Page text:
There is real war and then there is “war” — the politician’s overwrought metaphor. The best-known examples of the latter are the “war on drugs” and “war on poverty”: Campaigns that were inherently open-ended and unwinnable, and which never commanded the resources of the nation’s real wars. One reason that we have not been as successful as we could and should have been, in both Iraq and Afghanistan, is that top officials in the Pentagon and the White House have not treated these conflicts like real wars — with all the seriousness that a real war entails.
One can see this in the persistent failure to purge senior officers who tick all the boxes for peacetime command, but who lack what it takes to be battlefield leaders in a counterinsurgency war; Generals Abizaid and Sanchez, for example, should never have been in charge of our overall effort in Iraq. Abu Ghraib’s General Janet Karpinski apparently remained in command because politically correct Pentagon officials were more worried about removing the most senior female officer in Iraq, than about the mission she was failing to carry out. By contrast, in World War II, after defeats like Kasserine Pass in Tunisia, the U.S. military generally snapped out of its pre-war complacency and started to look for and promote genuinely able war-fighters (Patton and Eisenhower were both mere colonels in 1940 and John Gavin was only a captain). This process is only just beginning six years into the War on Terror.
One can also detect a failure to treat the war as a real war, in the apparent inability of the U.S. government and military to explain to the American (and Iraqi) people what American troops actually do in Iraq. Even worse is the failure to publicize in a wholehearted and convincing way their genuine successes. This is a public-relations self-inflicted wound with strategic implications: It has ceded the information warfare initiative to the enemy in Iraq, and to the anti-war movement at home.
Similar complacency is revealed by the ingratitude shown to America’s allies in Iraq and Afghanistan. You might expect the mainstream media to ignore the presence of some 30 allied forces in Iraq in order to promote the narrative of “unilateralism”; you don’t, however, expect the U.S. government to fail to publicize that presence. Nor would a government that is serious about winning “the long war” screw Coalition partners when it comes to divvying up the contracting pie. Yet that is exactly what the Bush administration, the CPA and the Defense Department have done.
(The governments of small countries like Denmark and the Netherlands and of poor countries like Poland, Macedonia, and Georgia have done the right thing by America and sent their men into the cauldron — only to see companies from France given major contracts. In the case of Georgia, which has deployed real combat troops in both Iraq and Afghanistan, the U.S. has returned the new republic’s loyalty by failing to back it up against Russian aggression. And when Tony Blair was asked what economic benefit U.K. companies had gained from British participation in Iraqi construction, he could cite only two sizeable contracts. )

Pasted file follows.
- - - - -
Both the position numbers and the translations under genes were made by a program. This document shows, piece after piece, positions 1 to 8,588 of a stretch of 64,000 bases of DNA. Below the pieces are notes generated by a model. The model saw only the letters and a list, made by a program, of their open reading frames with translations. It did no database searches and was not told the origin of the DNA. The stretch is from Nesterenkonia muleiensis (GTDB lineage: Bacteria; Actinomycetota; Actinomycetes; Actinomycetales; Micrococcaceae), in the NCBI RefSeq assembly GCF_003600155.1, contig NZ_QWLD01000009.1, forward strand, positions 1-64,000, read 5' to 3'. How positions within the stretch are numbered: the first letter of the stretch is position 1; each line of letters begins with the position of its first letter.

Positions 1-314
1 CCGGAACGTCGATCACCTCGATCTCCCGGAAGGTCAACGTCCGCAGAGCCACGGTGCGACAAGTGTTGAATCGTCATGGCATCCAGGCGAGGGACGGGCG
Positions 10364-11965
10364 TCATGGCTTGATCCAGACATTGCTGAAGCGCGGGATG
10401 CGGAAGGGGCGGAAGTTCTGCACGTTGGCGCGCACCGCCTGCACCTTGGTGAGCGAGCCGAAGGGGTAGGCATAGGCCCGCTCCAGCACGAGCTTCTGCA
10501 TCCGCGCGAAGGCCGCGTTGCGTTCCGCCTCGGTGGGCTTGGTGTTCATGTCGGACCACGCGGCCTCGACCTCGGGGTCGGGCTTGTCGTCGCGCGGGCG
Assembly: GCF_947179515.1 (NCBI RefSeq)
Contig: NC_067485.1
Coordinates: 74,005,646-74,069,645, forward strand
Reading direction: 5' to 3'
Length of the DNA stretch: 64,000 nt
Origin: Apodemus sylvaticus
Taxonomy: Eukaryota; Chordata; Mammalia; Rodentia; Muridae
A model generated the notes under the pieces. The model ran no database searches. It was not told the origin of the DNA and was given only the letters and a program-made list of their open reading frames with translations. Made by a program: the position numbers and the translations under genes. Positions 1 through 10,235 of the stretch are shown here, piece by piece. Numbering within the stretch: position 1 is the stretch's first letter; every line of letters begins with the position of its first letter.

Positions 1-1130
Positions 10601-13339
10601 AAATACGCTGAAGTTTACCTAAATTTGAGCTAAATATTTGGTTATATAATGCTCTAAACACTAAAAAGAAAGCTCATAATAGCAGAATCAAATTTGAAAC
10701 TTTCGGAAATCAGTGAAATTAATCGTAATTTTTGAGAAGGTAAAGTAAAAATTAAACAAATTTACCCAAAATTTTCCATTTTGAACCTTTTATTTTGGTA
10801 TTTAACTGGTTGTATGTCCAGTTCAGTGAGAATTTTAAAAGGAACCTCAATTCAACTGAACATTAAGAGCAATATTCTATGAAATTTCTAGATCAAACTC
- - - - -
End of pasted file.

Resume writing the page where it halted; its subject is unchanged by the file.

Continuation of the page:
But perhaps you can see this lack of seriousness about the war most starkly in the way Pentagon brass spends or doesn’t spend money on personnel and equipment, the way the standard peacetime pork barrel games go on being played even though there are real lives at stake. A government that is serious about the war would snap out of business-as-usual/casual corruption mode to ensure that its forces have the weapons and vehicles they need to do their job. It would not continue to buy shiny toys designed for wars that top brass would like to fight.
It is bad enough that our troops — of whom we plainly don’t have enough — are grossly underpaid at a time when we need to provide every possible incentive to retain experienced people in the armed services. They are also subject to unnecessary physical risk. A military establishment that was serious about protecting its invaluable human assets would be seriously reconsidering the Stryker program, and would have long ago have replaced even its up-armored Humvees with Mine Resistant Ambush Protected vehicles (MRAPs) like the Israeli Wolf or the South African Mamba. Contrary to oft-repeated myth, the South African vehicle is available off the shelf for the same price as an up-armored Humvee. Indeed, last year the Swedish Army bought fewer than 200 of them for approximately $150,000 each.
A military establishment on a genuine, serious war footing would also be working harder to ensure that we have an enough air cover in Iraq to make up for our lack of ground troops, and to maintain control of battlespace liberated from insurgents. Too often in Iraq we have failed to use our domination of the skies to deprive the enemy of freedom of movement simply because we don’t have enough aircraft of the right kind. The main supply routes along which our convoys our travel, and which have been attacked thousands of times, should be under constant aerial surveillance. They are not, because the USAF lacks the appropriate aircraft to carry out this task. Worse, it refuses to buy such planes, and battles in Washington to make sure that the Army is not able to field its own fixed wing aircraft for close air support and forward air control. Millions have been spent on researching technological countermeasures to IEDs; much of it would be better spent on aircraft (helicopters, propeller planes with long loiter times, even blimps) that would spot the men planting the bombs on the highway.